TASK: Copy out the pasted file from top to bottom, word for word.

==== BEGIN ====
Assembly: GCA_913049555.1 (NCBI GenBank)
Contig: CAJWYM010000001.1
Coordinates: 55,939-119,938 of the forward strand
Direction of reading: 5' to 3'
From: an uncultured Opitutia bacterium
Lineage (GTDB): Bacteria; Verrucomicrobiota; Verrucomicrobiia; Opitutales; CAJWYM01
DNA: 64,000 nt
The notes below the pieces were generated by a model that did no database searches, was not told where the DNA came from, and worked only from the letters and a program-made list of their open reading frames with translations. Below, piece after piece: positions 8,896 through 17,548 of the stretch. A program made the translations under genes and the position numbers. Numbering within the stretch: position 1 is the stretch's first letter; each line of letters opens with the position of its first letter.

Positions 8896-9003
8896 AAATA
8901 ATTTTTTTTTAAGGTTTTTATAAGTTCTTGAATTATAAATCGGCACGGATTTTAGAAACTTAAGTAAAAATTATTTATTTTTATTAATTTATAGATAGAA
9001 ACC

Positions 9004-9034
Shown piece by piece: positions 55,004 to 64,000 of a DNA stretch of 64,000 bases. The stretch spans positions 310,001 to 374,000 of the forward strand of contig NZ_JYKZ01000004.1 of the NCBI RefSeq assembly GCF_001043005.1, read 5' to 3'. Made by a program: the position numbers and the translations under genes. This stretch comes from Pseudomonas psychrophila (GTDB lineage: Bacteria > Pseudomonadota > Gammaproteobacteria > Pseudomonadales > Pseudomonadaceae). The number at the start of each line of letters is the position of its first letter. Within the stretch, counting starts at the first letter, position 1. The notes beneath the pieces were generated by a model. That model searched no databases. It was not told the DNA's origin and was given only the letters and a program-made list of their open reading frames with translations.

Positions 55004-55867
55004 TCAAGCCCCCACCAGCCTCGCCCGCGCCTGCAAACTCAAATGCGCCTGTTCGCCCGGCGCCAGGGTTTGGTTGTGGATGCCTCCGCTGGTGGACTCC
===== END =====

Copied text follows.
Assembly: GCA_913049555.1 (NCBI GenBank)
Contig: CAJWYM010000001.1
Coordinates: 55,939-119,938 of the forward strand
Direction of reading: 5' to 3'
From: an uncultured Opitutia bacterium
Lineage (GTDB): Bacteria; Verrucomicrobiota; Verrucomicrobiia; Opitutales; CAJWYM01
DNA: 64,000 nt
The notes below the pieces were generated by a model that did no database searches, was not told where the DNA came from, and worked only from the letters and a program-made list of their open reading frames with translations. Below, piece after piece: positions 8,896 through 17,548 of the stretch. A program made the translations under genes and the position numbers. Numbering within the stretch: position 1 is the stretch's first letter; each line of letters opens with the position of its first letter.

Positions 8896-9003
8896 AAATA
8901 ATTTTTTTTTAAGGTTTTTATAAGTTCTTGAATTATAAATCGGCACGGATTTTAGAAACTTAAGTAAAAATTATTTATTTTTATTAATTTATAGATAGAA
9001 ACC

Positions 9004-9034
Shown piece by piece: positions 55,004 to 64,000 of a DNA stretch of 64,000 bases. The stretch spans positions 310,001 to 374,000 of the forward strand of contig NZ_JYKZ01000004.1 of the NCBI RefSeq assembly GCF_001043005.1, read 5' to 3'. Made by a program: the position numbers and the translations under genes. This stretch comes from Pseudomonas psychrophila (GTDB lineage: Bacteria > Pseudomonadota > Gammaproteobacteria > Pseudomonadales > Pseudomonadaceae). The number at the start of each line of letters is the position of its first letter. Within the stretch, counting starts at the first letter, position 1. The notes beneath the pieces were generated by a model. That model searched no databases. It was not told the DNA's origin and was given only the letters and a program-made list of their open reading frames with translations.

Positions 55004-55867
55004 TCAAGCCCCCACCAGCCTCGCCCGCGCCTGCAAACTCAAATGCGCCTGTTCGCCCGGCGCCAGGGTTTGGTTGTGGATGCCTCCGCTGGTGGACTCC